Posts Tagged ‘ditches’
Wunderlist is among those apps that’s cherished by performance nerds, but not effectively understood outside of those circles. Part of the appeal came from its availability on almost every platform out there. To reach true OS agnosticism 6Wunderkinder, however, depend on HTML5– which makes porting an app easy, however has its own disadvantages, consisting of lackluster efficiency. (Just ask Mark Zuckerberg.) With the spruce up, Wunderlist 2, the task management platform now has truly native applications for Android, iOS, OS X and Windows to compliment its website. There are a few new features, including push notifications, suggestions and coming again jobs, but it’s the substantially smoother and speedier operation that’s the real story here. And, while the design is familiar, there are some tweaks to the UI that make it a lot more user friendly, specifically on mobile. Sadly, the move away from the beleaguered HTML5 base isn’t without its casualties. The company not provides a Linux client, though the readily available Chrome extension must help sooth the discomfort. To download it for yourself look into the source link.
HP has revealed their Windows 8 personal computer lineup, leading off with 23.6-inch Spectre One. It’s the very first all-in-one in the company’s premium Spectre line and a scant 11.5 millimeters thick– HP’s thinnest all-in-one to date. The computer additionally is without a touchscreen, a curious omission in light of finger-friendly Windows 8. HP told us that adding one would certainly add 4 to 5 millimeters to the general thickness, a downside they just weren’t prepared to accept.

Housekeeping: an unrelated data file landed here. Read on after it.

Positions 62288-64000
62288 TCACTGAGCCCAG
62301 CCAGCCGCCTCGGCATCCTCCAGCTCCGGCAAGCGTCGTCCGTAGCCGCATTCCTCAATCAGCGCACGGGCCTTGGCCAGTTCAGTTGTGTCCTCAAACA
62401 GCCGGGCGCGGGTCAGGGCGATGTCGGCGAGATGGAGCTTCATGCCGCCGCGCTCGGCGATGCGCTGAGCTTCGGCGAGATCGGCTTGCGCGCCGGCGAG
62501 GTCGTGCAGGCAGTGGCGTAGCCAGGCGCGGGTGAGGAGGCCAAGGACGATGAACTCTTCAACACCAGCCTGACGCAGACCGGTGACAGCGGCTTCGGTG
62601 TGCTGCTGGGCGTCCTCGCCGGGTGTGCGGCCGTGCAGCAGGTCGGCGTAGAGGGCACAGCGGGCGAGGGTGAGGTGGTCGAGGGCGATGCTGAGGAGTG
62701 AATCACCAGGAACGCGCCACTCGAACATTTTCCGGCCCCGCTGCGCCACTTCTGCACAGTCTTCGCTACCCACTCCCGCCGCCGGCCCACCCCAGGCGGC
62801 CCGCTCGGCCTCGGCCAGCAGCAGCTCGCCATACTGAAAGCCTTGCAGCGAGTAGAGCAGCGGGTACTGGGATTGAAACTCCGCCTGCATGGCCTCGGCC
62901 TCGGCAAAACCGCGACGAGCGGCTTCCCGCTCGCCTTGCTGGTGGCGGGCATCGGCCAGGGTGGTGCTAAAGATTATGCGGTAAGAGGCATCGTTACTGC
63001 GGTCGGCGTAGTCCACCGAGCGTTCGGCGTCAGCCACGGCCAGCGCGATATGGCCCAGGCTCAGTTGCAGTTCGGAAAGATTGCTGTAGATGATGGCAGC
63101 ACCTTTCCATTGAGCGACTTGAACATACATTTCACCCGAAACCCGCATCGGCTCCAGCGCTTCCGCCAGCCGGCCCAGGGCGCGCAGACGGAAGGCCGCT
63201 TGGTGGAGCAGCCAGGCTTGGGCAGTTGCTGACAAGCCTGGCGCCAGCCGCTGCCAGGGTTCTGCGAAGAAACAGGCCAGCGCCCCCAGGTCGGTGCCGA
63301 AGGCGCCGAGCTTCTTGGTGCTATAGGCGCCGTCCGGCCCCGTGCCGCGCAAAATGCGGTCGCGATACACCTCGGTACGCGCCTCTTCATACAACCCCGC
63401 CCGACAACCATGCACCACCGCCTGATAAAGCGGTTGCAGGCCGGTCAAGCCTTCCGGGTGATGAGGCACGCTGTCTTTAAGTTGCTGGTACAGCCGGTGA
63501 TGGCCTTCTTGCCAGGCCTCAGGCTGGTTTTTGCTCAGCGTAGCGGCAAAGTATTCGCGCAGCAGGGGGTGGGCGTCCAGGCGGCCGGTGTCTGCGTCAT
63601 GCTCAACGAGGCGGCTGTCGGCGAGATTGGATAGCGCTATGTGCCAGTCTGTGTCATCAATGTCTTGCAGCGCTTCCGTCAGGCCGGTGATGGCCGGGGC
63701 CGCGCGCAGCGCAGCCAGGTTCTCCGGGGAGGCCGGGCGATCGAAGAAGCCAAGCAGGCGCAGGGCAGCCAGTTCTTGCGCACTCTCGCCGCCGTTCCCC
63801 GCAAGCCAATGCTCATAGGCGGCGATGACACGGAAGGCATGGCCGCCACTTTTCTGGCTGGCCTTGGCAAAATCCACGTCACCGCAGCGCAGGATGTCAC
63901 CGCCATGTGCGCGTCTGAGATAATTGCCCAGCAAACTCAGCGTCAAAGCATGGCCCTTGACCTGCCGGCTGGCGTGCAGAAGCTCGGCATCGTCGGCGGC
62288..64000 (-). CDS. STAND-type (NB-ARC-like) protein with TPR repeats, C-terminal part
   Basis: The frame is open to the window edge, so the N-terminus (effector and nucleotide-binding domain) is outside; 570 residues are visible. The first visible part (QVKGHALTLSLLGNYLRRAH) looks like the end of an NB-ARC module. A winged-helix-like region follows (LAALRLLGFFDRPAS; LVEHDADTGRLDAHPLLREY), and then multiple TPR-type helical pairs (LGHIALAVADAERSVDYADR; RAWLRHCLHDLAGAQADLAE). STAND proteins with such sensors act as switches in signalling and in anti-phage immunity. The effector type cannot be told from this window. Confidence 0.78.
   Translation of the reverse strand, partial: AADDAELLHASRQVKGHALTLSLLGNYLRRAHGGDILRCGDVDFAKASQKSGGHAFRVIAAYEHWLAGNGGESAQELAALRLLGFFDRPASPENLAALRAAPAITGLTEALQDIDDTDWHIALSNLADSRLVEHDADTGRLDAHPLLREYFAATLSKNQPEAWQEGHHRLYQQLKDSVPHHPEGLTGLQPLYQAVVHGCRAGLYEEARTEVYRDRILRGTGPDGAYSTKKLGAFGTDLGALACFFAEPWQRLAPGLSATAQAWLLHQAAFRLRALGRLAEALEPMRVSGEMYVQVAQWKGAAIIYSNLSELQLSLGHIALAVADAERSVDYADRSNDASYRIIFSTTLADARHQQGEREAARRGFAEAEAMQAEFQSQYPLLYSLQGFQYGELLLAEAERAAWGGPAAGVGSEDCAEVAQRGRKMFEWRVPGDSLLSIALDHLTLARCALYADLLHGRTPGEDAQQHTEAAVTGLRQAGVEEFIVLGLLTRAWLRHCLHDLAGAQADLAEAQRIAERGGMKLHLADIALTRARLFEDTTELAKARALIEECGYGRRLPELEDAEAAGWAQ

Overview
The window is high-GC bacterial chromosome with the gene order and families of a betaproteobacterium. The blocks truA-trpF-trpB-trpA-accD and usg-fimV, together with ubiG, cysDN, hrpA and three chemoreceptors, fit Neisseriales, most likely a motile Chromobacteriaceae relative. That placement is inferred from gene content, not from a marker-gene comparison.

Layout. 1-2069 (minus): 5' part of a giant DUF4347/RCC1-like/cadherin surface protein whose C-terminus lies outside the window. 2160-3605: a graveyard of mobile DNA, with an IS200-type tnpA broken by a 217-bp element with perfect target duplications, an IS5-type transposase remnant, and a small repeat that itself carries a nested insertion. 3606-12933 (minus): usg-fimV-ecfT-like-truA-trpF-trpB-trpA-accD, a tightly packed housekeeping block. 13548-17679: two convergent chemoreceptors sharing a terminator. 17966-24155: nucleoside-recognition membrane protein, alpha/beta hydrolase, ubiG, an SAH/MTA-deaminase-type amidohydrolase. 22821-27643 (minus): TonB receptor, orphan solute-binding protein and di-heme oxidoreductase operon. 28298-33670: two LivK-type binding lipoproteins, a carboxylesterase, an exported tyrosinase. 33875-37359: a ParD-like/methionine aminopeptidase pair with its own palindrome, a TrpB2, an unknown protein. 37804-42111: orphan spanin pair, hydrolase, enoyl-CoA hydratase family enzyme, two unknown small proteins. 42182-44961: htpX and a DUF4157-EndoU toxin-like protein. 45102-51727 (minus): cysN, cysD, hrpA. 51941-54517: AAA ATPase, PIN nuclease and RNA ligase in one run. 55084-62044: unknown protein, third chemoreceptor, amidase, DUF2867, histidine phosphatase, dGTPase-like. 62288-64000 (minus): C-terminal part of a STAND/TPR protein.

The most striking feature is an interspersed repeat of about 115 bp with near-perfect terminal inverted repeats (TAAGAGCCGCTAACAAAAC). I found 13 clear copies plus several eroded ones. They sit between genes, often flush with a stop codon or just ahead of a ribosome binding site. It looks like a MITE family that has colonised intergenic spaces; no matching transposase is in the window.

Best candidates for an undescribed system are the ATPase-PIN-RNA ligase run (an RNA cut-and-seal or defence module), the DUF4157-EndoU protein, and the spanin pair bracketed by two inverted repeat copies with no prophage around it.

You’ll still be able to get your multitouch-gesture fix, as HP has bundled a wi-fi touchpad with the PC. The touchpad is light, comfy and baked into the exact same silver shell as the computer. More significantly, it works: it tracked Windows 8′s multitouch gestures accurately, and was big …
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If you’re aching to bring some motion-tracking video action to your smartphone but can’t stomach the Swivl’s $ 179 price tag, you might find the new Swivl-it more palatable. For $ 129, you get the same automatic panning, horizontal follow and remote control features of the original product, but you’ll miss out on the built-in microphone and automatic tilt (there’s manual tilt instead). The Swivl-it is available for pre-order now and will start shipping in late May. Click through to the Swivl site for a closer look.
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Were you mostly on board with the N100, but wished Sammy would have held the MeeGo? Those of you in India or Russia are apparently in luck, as Notebook Italia has spotted its Windows-toting twin: the N102. Identical to the N100 in every other way, 10-inch netbook kicks the open source OS to the curb, opting instead for the pared down Windows 7 Starter Edition. Naturally, you’ll pay a little extra for the privilege, as the 8,930 Roubles (around $ 320) gizmo is about 50 bones more than its MeeGo-wielding doppelgänger. Or, you know, you could just buy the N100, bask in open-source goodness and then put that half-Benjamin toward the purchase of a real copy of Windows.
When it comes to gaming, the better the mouse, the better the gamer. Logitech today announced its next-gen G-series gaming mouse, the G300, and if this thing doesn’t give you a competitive edge, you need to spend more time practicing. With nine customizable controls, you may not have to use the keyboard at all, meaning all the control you could want rests nicely under the palm of your hand.